Purpose of Dynamic Classes?

This is a discussion on Purpose of Dynamic Classes? within the C++ Programming forums, part of the General Programming Boards category; Can you someone please expalin to me the purpose of dynamic classes? I know HOW to do it, but I ...

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    Purpose of Dynamic Classes?

    Can you someone please expalin to me the purpose of dynamic classes? I know HOW to do it, but I don't know WHY to do it. Arrays I understand, as you usually need the size to be determined at runtime. However, why classes? If any variables inside need to be dynamic, I'll declare them as such. I just can't seem to grasp it...

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    Registered User manasij7479's Avatar
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    What exactly do you mean by "Dynamic" Classes ?

    As you "know how to do it", posting a small example would help.
    Manasij Mukherjee | gcc-4.8.2 @Arch Linux
    Slow and Steady wins the race... if and only if :
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    2.The fast and unsteady suddenly falls asleep while running !



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    A class... that's dynamic.

    Code:
    class foo{};
    foo bar = new foo();

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    SAMARAS std10093's Avatar
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    Quote Originally Posted by Shokwav View Post
    A class... that's dynamic.

    Code:
    class foo{};
    foo bar = new foo();
    You have to use the new keyword in order to create an instance of the object,call the constructor and allocate memory!By saying "Dynamic" Classes you might to be a little confused.

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    Registered User manasij7479's Avatar
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    Unfortunately, the class is not 'dynamic' by any interpretation of the term 'dynamic'.
    You are confusing a class and an object of that class.

    Btw, new returns a pointer to a foo object .
    So it'd be like:
    Code:
    foo* bar = new foo();
    It is mainly useful because the object is created on the heap and is not lost like local variables at the end of scope.
    Manasij Mukherjee | gcc-4.8.2 @Arch Linux
    Slow and Steady wins the race... if and only if :
    1.None of the other participants are fast and steady.
    2.The fast and unsteady suddenly falls asleep while running !



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    Quote Originally Posted by manasij7479 View Post
    Unfortunately, the class is not 'dynamic' by any interpretation of the term 'dynamic'.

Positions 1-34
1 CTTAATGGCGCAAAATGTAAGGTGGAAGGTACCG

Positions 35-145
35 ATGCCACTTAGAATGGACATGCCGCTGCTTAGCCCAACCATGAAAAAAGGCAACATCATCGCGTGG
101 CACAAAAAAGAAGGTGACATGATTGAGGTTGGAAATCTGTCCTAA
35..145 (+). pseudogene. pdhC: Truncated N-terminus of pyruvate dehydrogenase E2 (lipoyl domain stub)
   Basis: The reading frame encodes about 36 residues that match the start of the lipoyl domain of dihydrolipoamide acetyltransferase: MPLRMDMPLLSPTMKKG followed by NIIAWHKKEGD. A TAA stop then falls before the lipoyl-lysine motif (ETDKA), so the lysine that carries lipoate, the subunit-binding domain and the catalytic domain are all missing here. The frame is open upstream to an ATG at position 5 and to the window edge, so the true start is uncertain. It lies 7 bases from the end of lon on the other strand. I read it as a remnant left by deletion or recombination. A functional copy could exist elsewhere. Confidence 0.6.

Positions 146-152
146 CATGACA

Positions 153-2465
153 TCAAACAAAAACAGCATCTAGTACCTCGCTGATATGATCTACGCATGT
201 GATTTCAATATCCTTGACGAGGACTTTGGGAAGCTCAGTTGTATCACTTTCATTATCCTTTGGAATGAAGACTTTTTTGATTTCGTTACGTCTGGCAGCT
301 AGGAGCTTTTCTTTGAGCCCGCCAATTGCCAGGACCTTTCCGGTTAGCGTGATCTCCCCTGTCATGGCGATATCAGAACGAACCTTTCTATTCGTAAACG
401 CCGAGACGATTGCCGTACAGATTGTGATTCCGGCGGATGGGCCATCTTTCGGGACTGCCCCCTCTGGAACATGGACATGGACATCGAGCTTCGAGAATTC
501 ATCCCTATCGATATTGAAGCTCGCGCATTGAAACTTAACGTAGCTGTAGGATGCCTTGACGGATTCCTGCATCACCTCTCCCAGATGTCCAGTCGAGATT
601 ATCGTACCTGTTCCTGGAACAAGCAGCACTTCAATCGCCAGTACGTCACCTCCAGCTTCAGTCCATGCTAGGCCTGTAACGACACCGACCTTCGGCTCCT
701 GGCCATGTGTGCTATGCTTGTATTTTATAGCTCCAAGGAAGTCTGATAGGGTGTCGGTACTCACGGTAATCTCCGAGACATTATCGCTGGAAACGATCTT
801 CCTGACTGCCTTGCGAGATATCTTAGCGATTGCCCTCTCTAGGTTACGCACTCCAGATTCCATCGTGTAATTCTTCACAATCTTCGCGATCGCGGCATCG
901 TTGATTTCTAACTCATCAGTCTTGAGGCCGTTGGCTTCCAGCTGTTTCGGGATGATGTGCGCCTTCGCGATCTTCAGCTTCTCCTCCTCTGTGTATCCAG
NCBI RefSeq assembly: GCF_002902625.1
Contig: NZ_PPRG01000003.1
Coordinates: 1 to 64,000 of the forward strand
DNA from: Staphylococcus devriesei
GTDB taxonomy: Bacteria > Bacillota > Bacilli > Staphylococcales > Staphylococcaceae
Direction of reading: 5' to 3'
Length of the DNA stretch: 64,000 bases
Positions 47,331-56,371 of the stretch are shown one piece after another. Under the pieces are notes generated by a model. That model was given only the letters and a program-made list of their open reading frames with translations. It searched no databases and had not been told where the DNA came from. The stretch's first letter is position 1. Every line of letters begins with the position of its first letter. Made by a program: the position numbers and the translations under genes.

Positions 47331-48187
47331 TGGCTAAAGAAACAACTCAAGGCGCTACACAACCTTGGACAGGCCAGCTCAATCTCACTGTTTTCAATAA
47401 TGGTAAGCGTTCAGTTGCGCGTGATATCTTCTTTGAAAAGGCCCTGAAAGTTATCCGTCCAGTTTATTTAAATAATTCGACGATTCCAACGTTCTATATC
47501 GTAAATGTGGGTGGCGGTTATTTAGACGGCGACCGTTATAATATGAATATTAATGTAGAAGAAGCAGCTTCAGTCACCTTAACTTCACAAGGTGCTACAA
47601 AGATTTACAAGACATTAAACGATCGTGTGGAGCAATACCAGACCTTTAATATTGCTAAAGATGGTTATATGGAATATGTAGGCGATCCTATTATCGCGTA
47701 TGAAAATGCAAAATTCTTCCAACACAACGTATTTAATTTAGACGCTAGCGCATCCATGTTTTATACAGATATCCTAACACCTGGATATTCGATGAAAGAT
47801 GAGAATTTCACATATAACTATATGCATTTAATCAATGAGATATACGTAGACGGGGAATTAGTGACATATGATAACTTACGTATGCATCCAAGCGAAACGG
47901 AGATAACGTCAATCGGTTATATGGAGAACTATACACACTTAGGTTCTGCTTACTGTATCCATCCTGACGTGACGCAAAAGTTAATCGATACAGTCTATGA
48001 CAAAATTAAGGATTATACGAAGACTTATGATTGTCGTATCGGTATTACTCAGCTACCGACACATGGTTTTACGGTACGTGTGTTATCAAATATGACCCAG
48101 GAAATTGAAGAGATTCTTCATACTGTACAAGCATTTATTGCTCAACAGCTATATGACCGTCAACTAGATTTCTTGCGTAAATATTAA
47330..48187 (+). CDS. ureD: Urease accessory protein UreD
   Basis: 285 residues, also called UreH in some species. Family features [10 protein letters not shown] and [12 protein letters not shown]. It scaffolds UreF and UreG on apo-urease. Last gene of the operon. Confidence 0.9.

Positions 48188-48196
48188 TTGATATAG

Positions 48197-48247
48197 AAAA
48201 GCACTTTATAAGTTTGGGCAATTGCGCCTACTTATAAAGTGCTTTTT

You are confusing a class and an object of that class.
    Yeah, I should have said dynamic objects, sorry.

    Quote Originally Posted by manasij7479 View Post
    Btw, new returns a pointer to a foo object .
    So it'd be like:
    Code:
    foo* bar = new foo();
    Derp, I forgot the *...

    Quote Originally Posted by manasij7479 View Post
    It is mainly useful because the object is created on the heap and is not lost like local variables at the end of scope.
    This makes a lot of sense. I was wondering if there was any other deeper purpose, but this makes a lot of sense; thanks.

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    Registered User manasij7479's Avatar
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    Quote Originally Posted by Shokwav View Post
    I was wondering if there was any other deeper purpose
    There are a few, which you'll learn as soon as the issues start biting you. (Object Splicing in inheritance is the only one I can recall now.)

    And of course the heap is many hundred times larger than the stacks.
    Manasij Mukherjee | gcc-4.8.2 @Arch Linux
    Slow and Steady wins the race... if and only if :
    1.None of the other participants are fast and steady.
    2.The fast and unsteady suddenly falls asleep while running !



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    C++まいる!Cをこわせ! Elysia's Avatar
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    Quote Originally Posted by std10093 View Post
    You have to use the new keyword in order to create an instance of the object,call the constructor and allocate memory!By saying "Dynamic" Classes you might to be a little confused.
    Errr, they can be declared on the stack, too, and it will work just fine.

    Btw, another use is when you have different parts of the program that needs to share the same object.
    Quote Originally Posted by Adak View Post
    io.h certainly IS included in some modern compilers. It is no longer part of the standard for C, but it is nevertheless, included in the very latest Pelles C versions.
    Quote Originally Posted by Salem View Post
    You mean it's included as a crutch to help ancient programmers limp along without them having to relearn too much.

    Outside of your DOS world, your header file is meaningless.

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